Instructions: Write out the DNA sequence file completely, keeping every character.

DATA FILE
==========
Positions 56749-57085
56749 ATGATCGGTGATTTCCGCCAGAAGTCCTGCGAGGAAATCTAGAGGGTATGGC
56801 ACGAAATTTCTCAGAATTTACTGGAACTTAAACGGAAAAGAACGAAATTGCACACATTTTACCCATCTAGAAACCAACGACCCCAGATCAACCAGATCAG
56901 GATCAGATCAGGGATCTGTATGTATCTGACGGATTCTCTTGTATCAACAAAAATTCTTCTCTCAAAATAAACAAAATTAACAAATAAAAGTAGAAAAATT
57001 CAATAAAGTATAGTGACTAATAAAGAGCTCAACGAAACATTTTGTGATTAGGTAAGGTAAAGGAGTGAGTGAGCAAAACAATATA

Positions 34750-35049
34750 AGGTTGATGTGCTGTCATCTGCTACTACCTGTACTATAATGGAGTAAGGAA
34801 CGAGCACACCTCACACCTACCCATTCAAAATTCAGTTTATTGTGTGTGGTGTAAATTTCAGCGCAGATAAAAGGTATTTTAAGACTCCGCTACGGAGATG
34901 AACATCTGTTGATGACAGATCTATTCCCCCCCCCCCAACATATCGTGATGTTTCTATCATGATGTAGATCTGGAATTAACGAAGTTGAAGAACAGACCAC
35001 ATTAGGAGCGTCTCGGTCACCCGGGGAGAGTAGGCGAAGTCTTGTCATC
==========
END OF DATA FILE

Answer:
Positions 56749-57085
56749 ATGATCGGTGATTTCCGCCAGAAGTCCTGCGAGGAAATCTAGAGGGTATGGC
56801 ACGAAATTTCTCAGAATTTACTGGAACTTAAACGGAAAAGAACGAAATTGCACACATTTTACCCATCTAGAAACCAACGACCCCAGATCAACCAGATCAG
56901 GATCAGATCAGGGATCTGTATGTATCTGACGGATTCTCTTGTATCAACAAAAATTCTTCTCTCAAAATAAACAAAATTAACAAATAAAAGTAGAAAAATT
57001 CAATAAAGTATAGTGACTAATAAAGAGCTCAACGAAACATTTTGTGATTAGGTAAGGTAAAGGAGTGAGTGAGCAAAACAATATA

Positions 34750-35049
34750 AGGTTGATGTGCTGTCATCTGCTACTACCTGTACTATAATGGAGTAAGGAA
34801 CGAGCACACCTCACACCTACCCATTCAAAATTCAGTTTATTGTGTGTGGTGTAAATTTCAGCGCAGATAAAAGGTATTTTAAGACTCCGCTACGGAGATG
34901 AACATCTGTTGATGACAGATCTATTCCCCCCCCCCCAACATATCGTGATGTTTCTATCATGATGTAGATCTGGAATTAACGAAGTTGAAGAACAGACCAC
35001 ATTAGGAGCGTCTCGGTCACCCGGGGAGAGTAGGCGAAGTCTTGTCATC